One brown eye opened and checked the empty room. He didn’t move his body just in-case he needed to fake sleep again. Also it took him a moment to get everything in gear to move. He peered around his nose and tried to straighten his neck. He’d got a crick in it from “sleeping” for so long. She obviously had something to discuss with him and he wasn’t sure how long he could keep her at bay. 77 minutes was his record.
She carried the tray into the kitchen; snapped on rubber gloves and washed up her cup and saucer, the teapot, tea strainer, milk jug, sugar bowl and sugar tongs; threw the doily into the bin and stored the tray in the slot specially designed for trays between the cupboard and the dishwasher. She snapped her Marigolds off and hung them over the tap. She needed to talk to him. She could wait until he stirred himself. His naps were getting longer and longer.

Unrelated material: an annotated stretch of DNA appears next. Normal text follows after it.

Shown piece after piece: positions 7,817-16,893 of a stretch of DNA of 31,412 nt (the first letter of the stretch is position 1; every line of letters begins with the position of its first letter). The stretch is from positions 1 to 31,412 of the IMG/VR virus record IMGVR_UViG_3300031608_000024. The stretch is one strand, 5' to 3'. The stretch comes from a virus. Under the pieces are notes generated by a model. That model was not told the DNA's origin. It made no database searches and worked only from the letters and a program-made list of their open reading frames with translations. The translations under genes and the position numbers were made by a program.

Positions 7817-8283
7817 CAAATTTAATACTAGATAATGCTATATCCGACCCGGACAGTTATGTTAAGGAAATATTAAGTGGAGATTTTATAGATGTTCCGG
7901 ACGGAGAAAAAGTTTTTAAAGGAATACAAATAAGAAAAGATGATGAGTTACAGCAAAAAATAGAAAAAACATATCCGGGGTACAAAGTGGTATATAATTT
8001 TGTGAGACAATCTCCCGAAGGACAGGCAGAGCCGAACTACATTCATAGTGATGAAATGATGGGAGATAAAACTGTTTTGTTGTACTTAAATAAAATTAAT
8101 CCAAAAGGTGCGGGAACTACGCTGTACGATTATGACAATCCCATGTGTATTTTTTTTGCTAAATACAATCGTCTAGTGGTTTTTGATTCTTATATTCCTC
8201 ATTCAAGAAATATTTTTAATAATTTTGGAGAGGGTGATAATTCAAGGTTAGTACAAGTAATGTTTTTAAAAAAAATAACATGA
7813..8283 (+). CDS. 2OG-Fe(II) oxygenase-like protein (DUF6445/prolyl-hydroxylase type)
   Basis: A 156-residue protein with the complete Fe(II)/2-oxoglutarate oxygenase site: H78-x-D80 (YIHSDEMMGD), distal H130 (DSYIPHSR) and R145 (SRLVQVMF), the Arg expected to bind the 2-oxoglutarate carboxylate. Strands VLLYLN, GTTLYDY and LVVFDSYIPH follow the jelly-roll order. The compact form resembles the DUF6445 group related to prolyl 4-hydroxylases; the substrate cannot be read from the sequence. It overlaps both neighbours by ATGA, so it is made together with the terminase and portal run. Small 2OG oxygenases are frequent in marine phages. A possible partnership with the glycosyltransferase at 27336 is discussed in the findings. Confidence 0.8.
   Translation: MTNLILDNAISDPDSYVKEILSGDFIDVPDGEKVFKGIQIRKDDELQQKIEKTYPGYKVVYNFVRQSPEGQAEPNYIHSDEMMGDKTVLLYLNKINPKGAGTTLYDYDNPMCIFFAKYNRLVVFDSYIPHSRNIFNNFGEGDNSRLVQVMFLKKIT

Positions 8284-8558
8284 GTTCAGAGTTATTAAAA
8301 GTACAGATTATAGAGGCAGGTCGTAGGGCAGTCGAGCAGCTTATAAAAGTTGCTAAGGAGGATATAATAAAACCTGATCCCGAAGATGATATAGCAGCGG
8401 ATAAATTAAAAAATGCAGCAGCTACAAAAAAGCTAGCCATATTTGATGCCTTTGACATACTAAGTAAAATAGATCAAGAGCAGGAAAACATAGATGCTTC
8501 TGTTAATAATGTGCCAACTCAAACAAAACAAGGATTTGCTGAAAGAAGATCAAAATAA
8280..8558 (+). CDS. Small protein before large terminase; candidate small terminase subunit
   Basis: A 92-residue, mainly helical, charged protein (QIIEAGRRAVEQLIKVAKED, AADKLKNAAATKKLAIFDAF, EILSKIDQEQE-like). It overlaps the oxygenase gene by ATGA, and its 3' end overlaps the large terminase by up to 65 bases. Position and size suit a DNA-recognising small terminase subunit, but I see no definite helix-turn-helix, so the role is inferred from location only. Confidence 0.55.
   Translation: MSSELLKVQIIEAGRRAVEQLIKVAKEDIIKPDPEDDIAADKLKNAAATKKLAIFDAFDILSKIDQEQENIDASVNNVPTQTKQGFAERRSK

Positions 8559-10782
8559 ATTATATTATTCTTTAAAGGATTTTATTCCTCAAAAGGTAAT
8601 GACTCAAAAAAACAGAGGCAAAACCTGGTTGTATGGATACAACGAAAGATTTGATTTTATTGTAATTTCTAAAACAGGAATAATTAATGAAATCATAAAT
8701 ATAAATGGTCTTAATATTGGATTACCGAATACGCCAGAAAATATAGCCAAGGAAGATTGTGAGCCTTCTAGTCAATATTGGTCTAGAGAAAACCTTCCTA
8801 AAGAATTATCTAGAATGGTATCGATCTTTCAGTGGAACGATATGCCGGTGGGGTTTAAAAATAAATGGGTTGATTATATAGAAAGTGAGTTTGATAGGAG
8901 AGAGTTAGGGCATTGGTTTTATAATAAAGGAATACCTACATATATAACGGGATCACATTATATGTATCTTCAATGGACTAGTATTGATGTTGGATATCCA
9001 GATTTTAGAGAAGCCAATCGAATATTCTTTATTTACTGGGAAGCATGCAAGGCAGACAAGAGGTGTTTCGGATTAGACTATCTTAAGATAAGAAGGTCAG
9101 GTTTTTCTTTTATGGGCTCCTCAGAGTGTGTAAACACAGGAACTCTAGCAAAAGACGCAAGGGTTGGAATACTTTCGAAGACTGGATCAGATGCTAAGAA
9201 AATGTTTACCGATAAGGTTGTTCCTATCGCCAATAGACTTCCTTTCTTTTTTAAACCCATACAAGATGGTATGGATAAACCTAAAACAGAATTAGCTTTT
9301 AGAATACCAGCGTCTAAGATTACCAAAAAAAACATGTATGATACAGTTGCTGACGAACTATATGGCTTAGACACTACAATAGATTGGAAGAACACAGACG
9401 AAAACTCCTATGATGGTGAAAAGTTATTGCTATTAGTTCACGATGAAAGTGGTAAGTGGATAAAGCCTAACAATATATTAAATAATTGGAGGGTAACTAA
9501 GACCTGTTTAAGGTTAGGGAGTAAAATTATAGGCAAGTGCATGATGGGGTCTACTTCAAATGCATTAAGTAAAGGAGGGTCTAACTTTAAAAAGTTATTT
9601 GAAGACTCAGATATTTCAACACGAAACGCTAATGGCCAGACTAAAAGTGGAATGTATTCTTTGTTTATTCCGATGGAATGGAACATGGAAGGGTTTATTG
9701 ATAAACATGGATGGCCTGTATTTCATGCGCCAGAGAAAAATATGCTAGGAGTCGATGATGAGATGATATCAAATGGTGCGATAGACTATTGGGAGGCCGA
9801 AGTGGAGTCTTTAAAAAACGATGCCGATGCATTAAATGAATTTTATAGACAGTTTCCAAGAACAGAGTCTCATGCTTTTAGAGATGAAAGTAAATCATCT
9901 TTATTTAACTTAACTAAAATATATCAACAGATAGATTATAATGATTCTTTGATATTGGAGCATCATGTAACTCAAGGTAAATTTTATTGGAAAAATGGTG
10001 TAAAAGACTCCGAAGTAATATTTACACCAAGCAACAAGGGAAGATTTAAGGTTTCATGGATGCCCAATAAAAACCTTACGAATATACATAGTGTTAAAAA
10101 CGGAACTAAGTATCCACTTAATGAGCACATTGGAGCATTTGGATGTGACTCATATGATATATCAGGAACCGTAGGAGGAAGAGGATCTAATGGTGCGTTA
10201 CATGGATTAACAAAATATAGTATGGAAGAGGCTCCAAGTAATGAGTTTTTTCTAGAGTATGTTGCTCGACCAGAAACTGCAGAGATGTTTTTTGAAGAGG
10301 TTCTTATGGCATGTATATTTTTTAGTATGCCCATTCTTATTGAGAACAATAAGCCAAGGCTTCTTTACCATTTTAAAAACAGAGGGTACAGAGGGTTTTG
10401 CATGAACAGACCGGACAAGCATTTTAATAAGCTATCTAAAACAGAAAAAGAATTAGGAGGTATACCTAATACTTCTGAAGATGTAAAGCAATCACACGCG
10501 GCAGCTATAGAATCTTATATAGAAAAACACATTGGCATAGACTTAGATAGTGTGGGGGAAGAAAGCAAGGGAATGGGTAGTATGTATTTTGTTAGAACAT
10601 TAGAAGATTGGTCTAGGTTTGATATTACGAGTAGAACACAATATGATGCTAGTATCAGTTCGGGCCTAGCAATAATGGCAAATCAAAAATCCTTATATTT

He yawned and stretched. He could hear her washing up the tea tray. He had a couple of minutes to get to the French windows and down into the garden. If he timed it right he could be in the potting shed by the time she hung her gloves up. He moved smoothly to the door. His wellies were waiting outside. In less that 7 seconds slippers were off, feet into wellies and the door shut behind him with a soft click. He kept to the hedge away from the kitchen and circled around the back of the greenhouse and into the potting shed.